"We knew it was a close election from the get-go," U.S. Sen. Ben Cardin said from Brown's headquarters in College Park.
At Hogan headquarters in Annapolis, supporters posted a map of Maryland, overwhelmingly colored in red for the rural and Eastern Shore jurisdictions Hogan carried in early returns.
"It's not a realignment. It's not turning a blue state red. It's people who are tired of the last eight years," Hogan spokesman Adam Dubitsky said.
Brown led in the Washington-Baltimore region in early voting returns.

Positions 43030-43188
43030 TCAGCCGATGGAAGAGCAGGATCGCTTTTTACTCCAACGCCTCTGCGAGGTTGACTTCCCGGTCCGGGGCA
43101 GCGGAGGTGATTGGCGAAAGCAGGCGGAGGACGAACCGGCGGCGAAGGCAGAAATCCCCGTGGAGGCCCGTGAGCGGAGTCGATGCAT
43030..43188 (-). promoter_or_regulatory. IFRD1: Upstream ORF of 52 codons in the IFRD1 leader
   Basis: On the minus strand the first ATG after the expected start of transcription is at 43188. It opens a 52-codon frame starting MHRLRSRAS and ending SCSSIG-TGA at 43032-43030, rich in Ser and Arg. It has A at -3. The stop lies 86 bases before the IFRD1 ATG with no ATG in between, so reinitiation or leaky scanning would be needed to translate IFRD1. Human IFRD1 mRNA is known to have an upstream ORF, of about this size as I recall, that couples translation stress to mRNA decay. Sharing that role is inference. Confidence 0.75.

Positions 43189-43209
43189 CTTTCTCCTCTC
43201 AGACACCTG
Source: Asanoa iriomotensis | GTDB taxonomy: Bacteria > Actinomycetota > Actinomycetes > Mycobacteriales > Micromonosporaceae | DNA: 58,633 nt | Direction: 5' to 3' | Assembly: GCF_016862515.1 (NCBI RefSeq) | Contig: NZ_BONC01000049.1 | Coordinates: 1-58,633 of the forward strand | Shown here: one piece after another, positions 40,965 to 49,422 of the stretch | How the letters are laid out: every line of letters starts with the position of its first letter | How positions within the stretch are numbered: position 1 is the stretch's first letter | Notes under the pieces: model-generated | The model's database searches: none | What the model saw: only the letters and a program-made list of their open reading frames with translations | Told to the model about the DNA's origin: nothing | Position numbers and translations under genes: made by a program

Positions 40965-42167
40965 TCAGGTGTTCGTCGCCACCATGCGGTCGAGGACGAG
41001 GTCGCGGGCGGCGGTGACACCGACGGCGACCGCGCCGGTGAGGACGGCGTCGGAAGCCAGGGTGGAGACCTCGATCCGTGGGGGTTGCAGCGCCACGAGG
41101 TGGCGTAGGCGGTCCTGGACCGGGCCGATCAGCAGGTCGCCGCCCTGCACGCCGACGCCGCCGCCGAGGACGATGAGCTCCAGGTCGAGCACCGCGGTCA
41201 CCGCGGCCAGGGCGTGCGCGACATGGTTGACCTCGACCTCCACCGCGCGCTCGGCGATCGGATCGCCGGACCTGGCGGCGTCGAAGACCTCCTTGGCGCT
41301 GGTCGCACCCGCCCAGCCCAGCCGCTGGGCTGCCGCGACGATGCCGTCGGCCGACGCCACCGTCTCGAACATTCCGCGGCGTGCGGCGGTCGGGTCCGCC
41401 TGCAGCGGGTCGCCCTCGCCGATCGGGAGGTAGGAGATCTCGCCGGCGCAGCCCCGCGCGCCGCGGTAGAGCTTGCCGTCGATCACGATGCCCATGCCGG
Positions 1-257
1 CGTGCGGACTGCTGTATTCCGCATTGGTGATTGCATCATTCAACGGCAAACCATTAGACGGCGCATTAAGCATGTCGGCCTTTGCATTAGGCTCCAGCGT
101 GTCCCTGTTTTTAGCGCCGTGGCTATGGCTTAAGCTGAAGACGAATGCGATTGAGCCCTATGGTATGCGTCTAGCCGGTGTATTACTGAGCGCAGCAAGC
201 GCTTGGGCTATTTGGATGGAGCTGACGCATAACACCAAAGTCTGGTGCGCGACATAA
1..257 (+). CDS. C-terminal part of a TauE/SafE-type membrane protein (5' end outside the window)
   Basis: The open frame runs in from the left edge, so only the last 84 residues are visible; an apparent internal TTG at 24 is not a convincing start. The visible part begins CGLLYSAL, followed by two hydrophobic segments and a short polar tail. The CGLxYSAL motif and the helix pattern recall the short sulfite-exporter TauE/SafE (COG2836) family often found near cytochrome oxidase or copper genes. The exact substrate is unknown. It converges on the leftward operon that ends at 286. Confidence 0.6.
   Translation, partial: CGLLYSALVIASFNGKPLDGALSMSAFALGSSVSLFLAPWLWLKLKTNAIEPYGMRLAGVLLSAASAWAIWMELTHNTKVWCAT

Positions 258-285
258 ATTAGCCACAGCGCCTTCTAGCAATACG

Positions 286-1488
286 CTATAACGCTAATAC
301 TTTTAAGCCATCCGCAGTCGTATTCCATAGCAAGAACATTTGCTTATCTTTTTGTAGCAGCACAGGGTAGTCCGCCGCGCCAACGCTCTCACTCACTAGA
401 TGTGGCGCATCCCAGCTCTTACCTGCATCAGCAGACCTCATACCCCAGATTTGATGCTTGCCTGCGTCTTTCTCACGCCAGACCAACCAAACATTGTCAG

A win by either candidate would offer a historic distinction. Brown would be Maryland's first African-American governor. Hogan would be only the second Republican governor elected since the 1960s in deep blue Maryland.
At Brown's campaign headquarters in College Park, Riggs Alumni Auditorium was buzzing with about 50 Brown supporters standing in clutches, chatting and waiting for some results.
Hogan had a nine-piece, live band entertaining the crowd at his Annapolis headquarters.